writing quote by Ray Bradbury with author pic

That’s why I write. What about you? Let me know in the comments and please share this post with a friend if you enjoyed it. 

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10 thoughts on “The Writing Life

  1. Some inspiring words of wisdom, thanks. My Dillard moment was reading Milan Kundera’s “The Art of the novel”. The common thread is the hardest one to follow – write, write, write consistently. I currently write part time as I teach full time or as it often feels, teach between writing. When I write I have a sense of accomplishment that is deeply fulfilling. I feel that I have stretched myself somewhat, contributed something of value in some small way. JM Coetzee said he writes to find out what he has to say and I feel the same. It is a process of self discovery.

    Liked by 3 people

    1. thanks so much for sharing your thoughts on why you write. wonderful to see you have that deeply fulfilling sense of accomplishment when you write. hard to beat. creating something from nothing. as you say, writing is a process of self discovery. good luck on your writing journey. not easy to balance full time work and writing time. i think having a daily writing habit is the hardest and most important part of the process – doesn’t need to be for long periods of time. i’ll have a look at The Art of the Novel. don’t think i’ve read it.

      Liked by 1 person

  2. I write because, all things considered, I enjoy writing. Yes, there are times when I feel like giving up, when what I have written strikes me as disappointingly inept and spending more time on it would therefore be pointless. But then there are those moments when something exquisite happens and I look at the words that have suddenly appeared on the page and cannot believe that they came from inside me.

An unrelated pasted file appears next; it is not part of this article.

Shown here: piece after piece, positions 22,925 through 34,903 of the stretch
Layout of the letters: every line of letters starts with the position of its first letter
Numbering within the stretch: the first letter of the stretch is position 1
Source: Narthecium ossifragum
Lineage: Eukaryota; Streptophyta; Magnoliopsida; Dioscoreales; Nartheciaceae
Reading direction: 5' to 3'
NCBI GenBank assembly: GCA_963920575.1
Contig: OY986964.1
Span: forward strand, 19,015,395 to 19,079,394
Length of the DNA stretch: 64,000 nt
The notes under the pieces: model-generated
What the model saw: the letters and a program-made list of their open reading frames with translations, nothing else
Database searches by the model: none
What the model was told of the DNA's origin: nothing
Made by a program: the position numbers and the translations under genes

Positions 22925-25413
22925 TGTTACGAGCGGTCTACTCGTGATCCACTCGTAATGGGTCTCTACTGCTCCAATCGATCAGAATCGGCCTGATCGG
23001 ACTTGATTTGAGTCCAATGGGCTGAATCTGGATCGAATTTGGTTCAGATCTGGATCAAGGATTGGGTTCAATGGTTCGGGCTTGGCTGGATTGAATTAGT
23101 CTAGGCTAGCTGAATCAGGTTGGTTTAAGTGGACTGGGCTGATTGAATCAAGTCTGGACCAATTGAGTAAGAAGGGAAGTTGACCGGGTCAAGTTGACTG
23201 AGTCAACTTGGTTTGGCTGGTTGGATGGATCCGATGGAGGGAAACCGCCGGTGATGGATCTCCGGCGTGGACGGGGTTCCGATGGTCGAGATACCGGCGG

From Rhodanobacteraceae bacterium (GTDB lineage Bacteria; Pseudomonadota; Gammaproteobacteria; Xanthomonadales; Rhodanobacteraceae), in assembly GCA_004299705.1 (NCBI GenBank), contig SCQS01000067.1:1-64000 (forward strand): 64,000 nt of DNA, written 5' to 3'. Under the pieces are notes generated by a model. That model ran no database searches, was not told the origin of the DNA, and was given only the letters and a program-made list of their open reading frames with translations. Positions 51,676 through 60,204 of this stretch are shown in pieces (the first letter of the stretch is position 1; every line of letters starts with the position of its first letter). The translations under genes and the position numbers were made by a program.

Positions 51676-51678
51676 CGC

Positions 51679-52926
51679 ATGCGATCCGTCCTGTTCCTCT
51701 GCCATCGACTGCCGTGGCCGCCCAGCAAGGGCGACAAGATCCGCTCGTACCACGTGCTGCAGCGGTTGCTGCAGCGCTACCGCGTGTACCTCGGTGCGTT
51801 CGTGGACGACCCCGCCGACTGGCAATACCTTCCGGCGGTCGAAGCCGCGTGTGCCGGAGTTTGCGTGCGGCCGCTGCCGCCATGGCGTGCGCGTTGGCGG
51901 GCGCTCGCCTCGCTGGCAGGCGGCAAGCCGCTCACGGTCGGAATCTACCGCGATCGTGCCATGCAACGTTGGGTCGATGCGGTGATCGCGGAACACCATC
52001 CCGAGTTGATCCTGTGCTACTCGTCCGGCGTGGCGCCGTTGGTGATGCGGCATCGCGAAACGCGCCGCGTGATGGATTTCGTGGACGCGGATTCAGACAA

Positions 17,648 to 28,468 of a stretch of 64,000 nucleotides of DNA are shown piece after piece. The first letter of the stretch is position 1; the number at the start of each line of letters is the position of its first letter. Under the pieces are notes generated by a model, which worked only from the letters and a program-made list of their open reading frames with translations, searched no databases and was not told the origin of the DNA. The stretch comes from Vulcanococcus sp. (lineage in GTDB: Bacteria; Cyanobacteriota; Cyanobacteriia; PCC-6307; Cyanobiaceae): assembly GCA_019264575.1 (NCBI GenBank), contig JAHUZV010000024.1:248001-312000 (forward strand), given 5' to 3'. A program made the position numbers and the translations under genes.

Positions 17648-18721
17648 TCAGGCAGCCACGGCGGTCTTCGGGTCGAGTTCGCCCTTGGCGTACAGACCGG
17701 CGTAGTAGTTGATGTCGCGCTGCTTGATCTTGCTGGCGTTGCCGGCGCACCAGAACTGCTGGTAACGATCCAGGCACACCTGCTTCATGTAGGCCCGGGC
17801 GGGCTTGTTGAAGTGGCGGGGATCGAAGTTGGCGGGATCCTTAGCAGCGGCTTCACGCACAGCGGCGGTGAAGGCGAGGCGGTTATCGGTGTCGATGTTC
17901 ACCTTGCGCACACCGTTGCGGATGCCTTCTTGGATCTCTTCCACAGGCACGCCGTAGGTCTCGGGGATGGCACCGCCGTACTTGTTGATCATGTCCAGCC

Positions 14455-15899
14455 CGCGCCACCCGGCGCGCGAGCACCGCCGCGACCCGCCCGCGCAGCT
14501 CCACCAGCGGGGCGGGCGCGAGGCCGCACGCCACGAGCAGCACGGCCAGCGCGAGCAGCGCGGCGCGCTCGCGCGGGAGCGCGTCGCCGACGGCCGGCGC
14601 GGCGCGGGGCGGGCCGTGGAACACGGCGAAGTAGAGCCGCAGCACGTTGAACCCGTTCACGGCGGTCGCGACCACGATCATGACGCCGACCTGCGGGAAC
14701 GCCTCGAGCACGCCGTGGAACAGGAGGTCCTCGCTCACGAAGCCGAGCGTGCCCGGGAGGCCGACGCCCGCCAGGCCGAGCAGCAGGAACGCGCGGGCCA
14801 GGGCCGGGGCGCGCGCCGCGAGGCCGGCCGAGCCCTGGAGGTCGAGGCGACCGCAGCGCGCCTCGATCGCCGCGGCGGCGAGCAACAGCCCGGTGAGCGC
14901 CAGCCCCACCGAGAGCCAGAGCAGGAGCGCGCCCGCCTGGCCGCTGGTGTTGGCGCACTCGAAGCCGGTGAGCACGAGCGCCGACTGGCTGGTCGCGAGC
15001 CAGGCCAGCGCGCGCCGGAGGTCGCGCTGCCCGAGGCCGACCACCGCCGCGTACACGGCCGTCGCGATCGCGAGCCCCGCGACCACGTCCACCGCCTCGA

So far, I have not submitted any of my work to a publisher because I don’t believe I have created anything worthy of publication. The good bits are just too few and far between; rare oases in a desert of dreariness. Do I think I would be happier if I were published? Certainly not until I write something I’d be happy for others to read. And even then, I’m fairly certain that I wouldn’t enjoy writing any more than I currently do because for me writing and publishing are two separate processes and I can’t imagine that any pleasure I might derive from publishing would contribute to the joy of writing. And if publishing created commitments that eroded the time I have for writing, the net effect might in fact be a reduction in overall satisfaction. I don’t know. So the only way I can imagine enjoying writing more is to become a better writer. But then, without the agony of self-doubt, would those unexpected moments of bliss be so powerfully uplifting?

    Liked by 2 people

    1. interesting to read the reasons you write. for the enjoyment sounds good to me. why ruin that enjoyment with the messy business of publication? great to hear you experience some exquisite moments too. yes, for all of us, to be a better writer is the best way to enjoy the process of writing even more. here’s to the uplifting power of those unexpected moments of bliss.

      Liked by 1 person

  3. Now that’s a question…why do I write? I write because I have these strange voices in my head that won’t shut up until I put finger to keyboard. I write because my brain is constantly asking ‘what if?’ about any given situation. I write because I would not be me if I didn’t.

    Liked by 1 person